Nancy Mayborn Peterson


Denigrated as half-breeds, mixed blood daughters were accepted by neither people. They had to make their place in the world.

People of the Moonshell relates Platte River history from the time It was a trading ground for the Native Americans , until its valleys were settled by the homesteaders.

The Missouri was a rampaging river, and those traveling West used it at their peril.

Works

Not to be Forgiven
In Hiram's Spring, Nebraska, the Greggory family discovers how World War II can touch even those thousands of miles from the battlefront. Experiences of interview subjects who experienced those traumatic times blends with information from historical archives to recreate both a soldier's experiences and the American home front in 1942 and 1943, when the outcome of the great conflict was still in doubt.

Walking in Two Worlds: Mixed-Blood Indian Women Seeking Their Path
Raised by Indian mothers, educated by white missionaries, daughters of mixed marriages find different paths to fulfillment. Drawn to medicine, music, crafts, the classroom, the lecture hall, the stage, the written word – they walked strong and tall, helping their people find a place in a hard new future.

People of the Moonshell: A Western River Journal
Encompassing 44 stories of natives and newcomers, “Nancy Peterson’s dynamic narrative of the Westward Migration is expressed in terms of its simplest common denominator – the individual men and women who effectively symbolize its successive chapters, that is to say, the People of the Moonshell.”
--Merrill Mattes, Western Historian

People of the Troubled Water: A Missouri River Journal
The Missouri’s log-laced waters and galloping sandbars inspired men to give it many labels -- Old Misery, River Sticks; to compare its lower waters to hog puddles, its upper reaches to a rainwater creek. It was a barrier to some, an unwilling highway for others. It changed nearly everyone who challenged it.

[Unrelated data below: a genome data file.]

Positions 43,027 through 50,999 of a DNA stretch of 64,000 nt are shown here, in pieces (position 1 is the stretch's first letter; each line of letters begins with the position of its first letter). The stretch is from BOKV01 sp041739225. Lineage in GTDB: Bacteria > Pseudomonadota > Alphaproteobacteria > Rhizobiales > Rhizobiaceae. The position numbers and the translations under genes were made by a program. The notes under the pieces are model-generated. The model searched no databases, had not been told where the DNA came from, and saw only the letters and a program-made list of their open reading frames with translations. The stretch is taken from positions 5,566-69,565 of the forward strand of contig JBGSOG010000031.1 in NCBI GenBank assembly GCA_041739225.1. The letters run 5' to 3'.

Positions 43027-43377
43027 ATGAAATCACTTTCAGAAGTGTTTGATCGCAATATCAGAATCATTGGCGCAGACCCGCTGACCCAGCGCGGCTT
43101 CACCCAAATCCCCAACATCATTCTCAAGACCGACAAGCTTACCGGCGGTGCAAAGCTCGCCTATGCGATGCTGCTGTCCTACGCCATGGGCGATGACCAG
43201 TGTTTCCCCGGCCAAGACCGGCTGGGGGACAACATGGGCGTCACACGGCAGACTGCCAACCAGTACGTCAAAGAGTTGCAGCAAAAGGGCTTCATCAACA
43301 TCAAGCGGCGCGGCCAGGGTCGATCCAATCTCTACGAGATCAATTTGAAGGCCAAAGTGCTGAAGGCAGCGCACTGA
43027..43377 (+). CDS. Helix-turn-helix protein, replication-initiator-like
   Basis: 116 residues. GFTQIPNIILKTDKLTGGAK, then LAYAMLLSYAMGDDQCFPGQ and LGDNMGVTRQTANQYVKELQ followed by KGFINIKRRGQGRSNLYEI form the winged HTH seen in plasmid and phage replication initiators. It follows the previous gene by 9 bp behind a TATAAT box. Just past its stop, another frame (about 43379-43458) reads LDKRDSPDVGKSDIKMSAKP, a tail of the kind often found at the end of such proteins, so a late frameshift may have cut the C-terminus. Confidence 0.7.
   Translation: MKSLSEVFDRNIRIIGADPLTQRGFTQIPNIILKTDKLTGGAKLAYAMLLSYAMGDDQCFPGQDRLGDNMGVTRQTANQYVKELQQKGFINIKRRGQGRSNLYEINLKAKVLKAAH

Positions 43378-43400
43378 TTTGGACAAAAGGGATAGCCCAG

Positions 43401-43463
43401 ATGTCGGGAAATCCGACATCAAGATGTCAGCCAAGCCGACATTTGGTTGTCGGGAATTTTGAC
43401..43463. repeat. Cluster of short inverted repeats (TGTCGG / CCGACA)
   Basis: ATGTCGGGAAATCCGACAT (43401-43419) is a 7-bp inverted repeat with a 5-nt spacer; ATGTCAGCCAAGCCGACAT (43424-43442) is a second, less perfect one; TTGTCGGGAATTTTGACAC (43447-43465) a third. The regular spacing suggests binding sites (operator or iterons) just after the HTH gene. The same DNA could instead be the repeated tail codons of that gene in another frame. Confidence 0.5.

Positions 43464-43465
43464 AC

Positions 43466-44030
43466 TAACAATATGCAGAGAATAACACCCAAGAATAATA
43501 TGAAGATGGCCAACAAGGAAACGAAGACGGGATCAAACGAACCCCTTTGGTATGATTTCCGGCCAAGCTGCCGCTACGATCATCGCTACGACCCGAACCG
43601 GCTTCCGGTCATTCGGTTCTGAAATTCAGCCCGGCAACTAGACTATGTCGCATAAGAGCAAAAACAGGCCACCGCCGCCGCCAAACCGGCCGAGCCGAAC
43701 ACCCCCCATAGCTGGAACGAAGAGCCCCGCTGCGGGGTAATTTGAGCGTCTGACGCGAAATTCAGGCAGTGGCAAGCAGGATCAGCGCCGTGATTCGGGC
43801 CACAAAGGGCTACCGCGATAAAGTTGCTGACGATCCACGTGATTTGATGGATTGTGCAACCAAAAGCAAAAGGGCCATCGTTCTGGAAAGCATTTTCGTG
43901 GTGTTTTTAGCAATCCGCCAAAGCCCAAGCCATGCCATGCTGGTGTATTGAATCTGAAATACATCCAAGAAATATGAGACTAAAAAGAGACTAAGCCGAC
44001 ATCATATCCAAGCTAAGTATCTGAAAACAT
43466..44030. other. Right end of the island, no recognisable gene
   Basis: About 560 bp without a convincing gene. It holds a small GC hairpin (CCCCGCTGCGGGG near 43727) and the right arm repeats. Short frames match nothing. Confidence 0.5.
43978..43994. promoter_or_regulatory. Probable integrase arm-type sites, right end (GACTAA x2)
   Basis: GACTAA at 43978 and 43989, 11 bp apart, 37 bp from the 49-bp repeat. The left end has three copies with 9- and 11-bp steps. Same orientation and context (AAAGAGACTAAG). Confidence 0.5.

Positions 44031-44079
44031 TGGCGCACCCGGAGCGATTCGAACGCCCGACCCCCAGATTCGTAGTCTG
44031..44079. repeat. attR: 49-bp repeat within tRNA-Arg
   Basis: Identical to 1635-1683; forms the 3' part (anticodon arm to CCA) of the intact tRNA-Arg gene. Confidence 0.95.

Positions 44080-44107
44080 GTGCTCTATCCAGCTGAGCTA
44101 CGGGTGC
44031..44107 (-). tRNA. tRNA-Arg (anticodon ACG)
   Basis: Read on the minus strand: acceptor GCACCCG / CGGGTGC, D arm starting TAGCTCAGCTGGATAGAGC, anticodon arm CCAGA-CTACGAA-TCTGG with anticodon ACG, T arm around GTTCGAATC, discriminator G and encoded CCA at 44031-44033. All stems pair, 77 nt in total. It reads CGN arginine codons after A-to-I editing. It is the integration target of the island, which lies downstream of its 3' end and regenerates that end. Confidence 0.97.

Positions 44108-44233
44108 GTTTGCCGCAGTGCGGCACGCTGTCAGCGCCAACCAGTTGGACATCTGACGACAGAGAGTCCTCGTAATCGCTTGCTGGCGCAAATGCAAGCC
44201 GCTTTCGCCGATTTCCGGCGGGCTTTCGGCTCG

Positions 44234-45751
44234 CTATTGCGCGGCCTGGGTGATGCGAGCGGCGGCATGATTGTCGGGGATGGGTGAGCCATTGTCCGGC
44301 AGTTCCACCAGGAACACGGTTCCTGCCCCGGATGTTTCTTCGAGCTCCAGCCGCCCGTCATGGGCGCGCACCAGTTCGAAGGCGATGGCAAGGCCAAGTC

People of the Old Missury: Years of Conflict
"Nancy M. Peterson. . .has three marvelous books. . . . Peterson makes great use of journals and first-hand accounts in telling the stories of pioneer travel on these great rivers and the people who helped make them -- and the era -- famous: Marcus and Narcissa Whitman, John C. Fremont, Buffalo Bill Cody, John Colter, Hugh Glass, Sitting Bull and Spotted Tail and many others."
Dale L. Walker,
Rocky Mountain News


The Women Who Made the Headlines: Denver Woman's Press Club, The First Hundred Years

Denver Woman's Press Club founder, reporter Minnie J. Reynolds, lightheartedly prohibited all bores from membership. One hundred years later a dynamic, creative and entertaining medley of playwrights, poets, novelists, physicians and legislators composed its roster of members. Pulizter Prize winning author Mary Coyle Chase of Harvey fane, sob sister Polly Pry and Dr. Florence Sabin are just a few of the writers included in this award-winning Denver history.


Writing, etc.


More than 250 tips on craft, marketing and the writer's life from the Colorado Authors' League.

Writer's Block: "When I am stuck on dead center, I find it helpful to pick up a book of poetry and read poems aloud. The rhythm and figures of speech inspire me."

Style and Technique: "Be conscious of your sentence length. Short, factual sentences increase the pace and tension. Long, leisurely sentences give your reader time to savor the moment."


Selected Works

Historical Fiction
It's 1942. The World's at war. Hiram's Spring, Nebraska, is awash in fear and hatred. Before it is over the passions the war arouses will forever mar the lives of Sis Greggory, her soldier-brother, Danny, and Horst, a German prisoner of war.
Western History
Torn between two cultures, eleven mixed-blood women fight to discover who and what they are.
Indians, artists, Mormons and scientists all left their footprints in this rich Platte River history.
“... a brilliant narrative of the successive cavalcade of fearless men and women who penetrated the far West... Aspects and biographies about the fur trade and the opening of the West have been published with consistency, but no one has used such a strong uniting force as does Peterson.”
--Dean Krakel, High Plains Heritage Society

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